I lapsed into a fantasy of living here one day, an inexpensive and bucolic place for expats to retire. Yet I would never feel truly at home here. Frigiliana embraces multiculturalism with an annual celebration, but I live it every day in New York City just by going to the supermarket or waiting at the bus stop. Often I don’t even notice diversity anymore, as it is organically woven into the fabric of the energetic, frenetic, congested, noisy grid of a city I navigate without a roadmap.
I always marvel at my brave college students who, like Didion, have migrated to New York City. Artists, multi-racial, straight, gay, transgender, searching for a place to live where they are accepted for who they are. Often they arrive alone, with no jobs and little money — a modern day version of my ancestors who came through Ellis Island. Many of my students fall in love with this complicated place where even the biggest fans confess a love-hate relationship with our city. They pride themselves on finally passing humorous online quizzes to ascertain if you’re a “real New Yorker,” as if an immigrant passing a U.S. Citizen’s exam. Others flee back to their roots, the way I ran away from Ohio.
I can’t imagine permanently leaving New York, where I don’t stand out as a Jew, the one place I feel completely at home. In Louis Malle’s 1981 film My Dinner with André, André poses a philosophical question: “Do you know a lot of New Yorkers who keep talking about the fact that they want to leave, but never do?” He likens New York City to “the new model for a concentration camp, where the camp has been built by the inmates themselves, and the inmates are the guards.” Because of their pride in building their own prison, they no longer have “the capacity to leave the prison they’ve made or even see it as a prison.”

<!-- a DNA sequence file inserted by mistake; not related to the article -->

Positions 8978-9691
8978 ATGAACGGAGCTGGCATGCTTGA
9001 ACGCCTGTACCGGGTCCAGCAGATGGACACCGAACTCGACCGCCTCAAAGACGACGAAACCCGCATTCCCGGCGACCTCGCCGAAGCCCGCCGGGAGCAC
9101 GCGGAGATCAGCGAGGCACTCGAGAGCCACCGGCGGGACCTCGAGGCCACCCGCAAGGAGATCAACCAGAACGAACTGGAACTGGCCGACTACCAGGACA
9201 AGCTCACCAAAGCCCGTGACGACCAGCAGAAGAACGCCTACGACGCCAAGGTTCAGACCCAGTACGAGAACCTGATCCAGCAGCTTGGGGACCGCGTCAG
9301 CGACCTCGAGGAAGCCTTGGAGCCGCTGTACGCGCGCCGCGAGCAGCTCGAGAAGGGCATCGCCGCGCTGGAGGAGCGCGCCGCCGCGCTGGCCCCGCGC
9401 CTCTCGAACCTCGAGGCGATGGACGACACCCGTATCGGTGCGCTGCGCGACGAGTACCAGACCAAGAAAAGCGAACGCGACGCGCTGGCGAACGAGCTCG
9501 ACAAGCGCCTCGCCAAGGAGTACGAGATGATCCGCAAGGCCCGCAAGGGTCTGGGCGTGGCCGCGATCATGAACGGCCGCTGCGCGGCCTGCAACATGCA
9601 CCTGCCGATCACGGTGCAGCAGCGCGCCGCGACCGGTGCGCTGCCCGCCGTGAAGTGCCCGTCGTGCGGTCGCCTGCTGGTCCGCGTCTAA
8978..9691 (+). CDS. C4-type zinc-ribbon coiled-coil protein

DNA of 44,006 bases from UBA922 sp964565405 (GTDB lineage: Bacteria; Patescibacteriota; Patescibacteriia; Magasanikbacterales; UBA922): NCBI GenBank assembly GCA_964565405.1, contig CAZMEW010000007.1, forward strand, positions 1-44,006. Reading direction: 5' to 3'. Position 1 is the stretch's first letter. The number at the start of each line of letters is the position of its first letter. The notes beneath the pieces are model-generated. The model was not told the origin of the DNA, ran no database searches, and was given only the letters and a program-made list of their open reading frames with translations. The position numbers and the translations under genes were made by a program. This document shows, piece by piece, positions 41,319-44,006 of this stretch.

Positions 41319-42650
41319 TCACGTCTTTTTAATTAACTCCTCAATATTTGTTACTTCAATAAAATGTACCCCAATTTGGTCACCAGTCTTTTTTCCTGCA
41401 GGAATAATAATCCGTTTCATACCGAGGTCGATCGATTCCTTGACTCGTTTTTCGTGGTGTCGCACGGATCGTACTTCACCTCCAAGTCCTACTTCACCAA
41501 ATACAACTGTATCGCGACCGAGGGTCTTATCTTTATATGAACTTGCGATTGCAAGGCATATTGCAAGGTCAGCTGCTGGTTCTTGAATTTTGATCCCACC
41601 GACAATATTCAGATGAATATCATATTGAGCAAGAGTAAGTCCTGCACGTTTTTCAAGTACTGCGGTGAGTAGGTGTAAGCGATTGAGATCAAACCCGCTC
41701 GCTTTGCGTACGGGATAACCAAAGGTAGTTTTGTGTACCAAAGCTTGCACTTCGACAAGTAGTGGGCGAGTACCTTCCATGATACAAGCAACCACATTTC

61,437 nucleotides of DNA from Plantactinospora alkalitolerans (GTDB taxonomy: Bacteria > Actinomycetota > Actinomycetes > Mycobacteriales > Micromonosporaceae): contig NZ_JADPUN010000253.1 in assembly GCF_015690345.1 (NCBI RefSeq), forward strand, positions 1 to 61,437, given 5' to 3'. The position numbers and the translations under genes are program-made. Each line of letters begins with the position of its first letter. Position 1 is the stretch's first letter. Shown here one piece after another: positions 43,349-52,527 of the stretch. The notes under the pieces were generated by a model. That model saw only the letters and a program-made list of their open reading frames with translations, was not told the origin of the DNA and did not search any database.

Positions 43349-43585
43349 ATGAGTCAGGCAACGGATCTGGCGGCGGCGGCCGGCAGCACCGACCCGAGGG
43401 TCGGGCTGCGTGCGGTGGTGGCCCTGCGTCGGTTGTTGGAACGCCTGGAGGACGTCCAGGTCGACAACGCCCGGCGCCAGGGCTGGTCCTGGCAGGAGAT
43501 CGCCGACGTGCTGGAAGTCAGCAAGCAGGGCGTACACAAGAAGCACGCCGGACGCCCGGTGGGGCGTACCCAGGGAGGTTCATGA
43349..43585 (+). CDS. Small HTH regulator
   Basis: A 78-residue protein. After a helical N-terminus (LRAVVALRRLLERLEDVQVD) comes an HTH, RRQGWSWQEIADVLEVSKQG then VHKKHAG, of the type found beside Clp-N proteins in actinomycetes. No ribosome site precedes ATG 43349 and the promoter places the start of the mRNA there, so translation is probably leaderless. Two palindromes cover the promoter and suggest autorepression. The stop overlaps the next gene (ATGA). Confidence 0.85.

It’s not necessarily a flippant joke when I quip about “never leaving the island.” Upon returning from brief forays, I proclaim I’m back in “the city,” as if it’s the only one.
After the 2016 election, one of my students objected to how we’re often accused of living in a bubble. She said her phone calls were being monitored by the U.S. Government when she called her mother in Israel, and she suspected it was because she’d traveled, on business, close to the Syrian border. Born in Israel, she was now an American citizen. “New York City is not the bubble,” she claimed. “Where else does such a diverse population coexist? The bubble is out there.”
Whether I’m in or out of the bubble, I am home. Not in prison. But also not quite free to leave.
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Candy Schulman’s essays have appeared in The New York Times, The Washington Post, New York Magazine, The Rumpus Funny Women, and elsewhere, including anthologies. She is working on a memoir and is a creative writing professor at The New School in Greenwich Village.
Editor: Sari Botton